Reflection: Making A Guidelines For A Lesson Plan

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While creating the lesson plans for my 10-day unit, I made a template to guide me in my instruction. For the procedure section of my lesson plan, I have split each class into three different parts: theory instruction (12 minutes), assessment/activity (15 minutes), and singing (25 minutes). Theory instruction is when I am using my knowledge of student’s prior skills to expand on what they know, and teach new concepts that will link to those from before. During the assessment/activity, I make sure that the students comprehended and can apply what they learned during the first 12 minutes. During the singing portion of class, we work on learning and perfecting the repertoire for upcoming performances. This time schedule has been successful since …show more content…
The first three lessons of my unit plan thoroughly explained and assessed rhythm syllables: whole note (4 beats), half note (2 beats), quarter note (1 beat), eighth note (½ of a beat), and the rests that they are aligned with. The students were individually assessed with rhythmic sight reading exercises and composing/improvising short rhythmic phrases. For lesson four, the learning goal addressed was LG3, Students will be able to read and echo rhythms using whole notes, half notes, quarter notes, and eighth notes. The objective was for students to accurately clap and say (on rhythm syllables and words), their part in a new piece of music. This specific piece is a state-mandated competition song titled, Vive In Pace (1600s). It is composed/arranged by Orlando Gibbons and Audrey Snyder and written in Latin, for a 3-part mixed chorus. When I played a recording of it, the students all looked very uninterested. My students referred to it as, “slow, boring, and sounds weird.” I reassured them that once they learned all three parts and heard “how cool” it sounded together, they would change their …show more content…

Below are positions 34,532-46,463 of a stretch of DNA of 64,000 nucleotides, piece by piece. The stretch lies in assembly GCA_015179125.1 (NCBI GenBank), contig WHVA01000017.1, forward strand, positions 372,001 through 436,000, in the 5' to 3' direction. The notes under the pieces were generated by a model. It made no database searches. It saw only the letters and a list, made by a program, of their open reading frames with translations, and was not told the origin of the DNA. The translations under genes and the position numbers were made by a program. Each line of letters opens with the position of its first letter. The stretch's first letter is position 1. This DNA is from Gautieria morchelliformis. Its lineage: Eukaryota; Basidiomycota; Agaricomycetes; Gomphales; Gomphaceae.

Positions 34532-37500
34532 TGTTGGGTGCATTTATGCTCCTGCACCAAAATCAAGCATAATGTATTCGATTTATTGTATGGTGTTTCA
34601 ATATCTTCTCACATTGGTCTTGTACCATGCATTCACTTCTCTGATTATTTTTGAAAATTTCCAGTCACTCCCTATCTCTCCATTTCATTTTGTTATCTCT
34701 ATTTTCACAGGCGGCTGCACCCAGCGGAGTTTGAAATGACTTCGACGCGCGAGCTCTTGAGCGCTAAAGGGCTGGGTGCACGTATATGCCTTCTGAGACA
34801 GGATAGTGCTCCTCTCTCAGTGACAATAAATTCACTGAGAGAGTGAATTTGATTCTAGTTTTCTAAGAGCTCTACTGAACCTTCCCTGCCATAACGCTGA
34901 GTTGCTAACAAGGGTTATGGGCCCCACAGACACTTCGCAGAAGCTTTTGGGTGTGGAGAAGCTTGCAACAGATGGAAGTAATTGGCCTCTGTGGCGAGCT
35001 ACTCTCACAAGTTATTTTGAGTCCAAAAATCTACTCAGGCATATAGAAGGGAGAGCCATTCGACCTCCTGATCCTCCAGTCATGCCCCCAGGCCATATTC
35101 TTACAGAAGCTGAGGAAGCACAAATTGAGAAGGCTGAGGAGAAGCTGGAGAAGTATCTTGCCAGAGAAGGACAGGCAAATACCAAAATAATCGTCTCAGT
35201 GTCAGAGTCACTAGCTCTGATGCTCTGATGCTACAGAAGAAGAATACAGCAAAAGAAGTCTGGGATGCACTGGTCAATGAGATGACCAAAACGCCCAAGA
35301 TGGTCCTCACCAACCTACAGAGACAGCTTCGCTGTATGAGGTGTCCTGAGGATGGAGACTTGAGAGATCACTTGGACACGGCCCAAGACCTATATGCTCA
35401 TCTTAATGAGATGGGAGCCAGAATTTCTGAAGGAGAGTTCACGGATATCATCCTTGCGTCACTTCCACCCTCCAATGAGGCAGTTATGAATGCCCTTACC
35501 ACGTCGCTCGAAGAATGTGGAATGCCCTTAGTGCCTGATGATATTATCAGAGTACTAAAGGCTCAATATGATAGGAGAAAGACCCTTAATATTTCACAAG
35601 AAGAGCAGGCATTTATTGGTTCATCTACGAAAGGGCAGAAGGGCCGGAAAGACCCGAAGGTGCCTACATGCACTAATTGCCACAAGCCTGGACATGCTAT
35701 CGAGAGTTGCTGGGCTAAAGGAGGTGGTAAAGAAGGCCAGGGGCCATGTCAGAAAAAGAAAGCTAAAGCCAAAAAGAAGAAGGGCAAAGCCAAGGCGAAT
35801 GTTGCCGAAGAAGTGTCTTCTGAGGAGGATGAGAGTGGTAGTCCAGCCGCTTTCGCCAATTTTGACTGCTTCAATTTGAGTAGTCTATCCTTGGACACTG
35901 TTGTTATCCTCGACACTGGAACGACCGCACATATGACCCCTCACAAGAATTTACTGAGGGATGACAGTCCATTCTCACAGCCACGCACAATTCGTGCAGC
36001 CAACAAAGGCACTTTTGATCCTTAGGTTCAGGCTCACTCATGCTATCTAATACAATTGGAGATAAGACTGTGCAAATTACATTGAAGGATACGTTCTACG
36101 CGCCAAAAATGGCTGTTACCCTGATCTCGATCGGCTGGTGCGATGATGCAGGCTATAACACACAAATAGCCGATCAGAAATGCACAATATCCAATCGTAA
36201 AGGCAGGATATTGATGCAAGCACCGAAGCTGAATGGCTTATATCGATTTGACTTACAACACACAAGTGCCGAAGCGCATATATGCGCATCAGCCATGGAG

They would take everything learned thus far and assess their ability to independently read the rhythm of an unfamiliar piece of music. I reviewed which line each voice part was located on, and had them write in what count they come in on. When I conducted their entrance cue to start speaking, less than half of them opened their mouth. I rarely have a problem with participation, so I thought maybe they didn’t know where we were in the music. I repeated my instructions, checking first to make sure that each voice part knew where their entrance was, and tried again. I got the same result. I did not know what to do. They had no intention of participating, because they did not like or want to sing the song. I had to quickly think of a way to grab their attention with this song and make it fun to learn. After observation and full-time teaching these students for 7 full weeks, I have learned that they are very worried about self-image and looking cool to others. This new foreign composition is not, “cool,” enough for them, and they have, “never heard anything like it.” They like being able to take old and familiar concepts and use them to learn new

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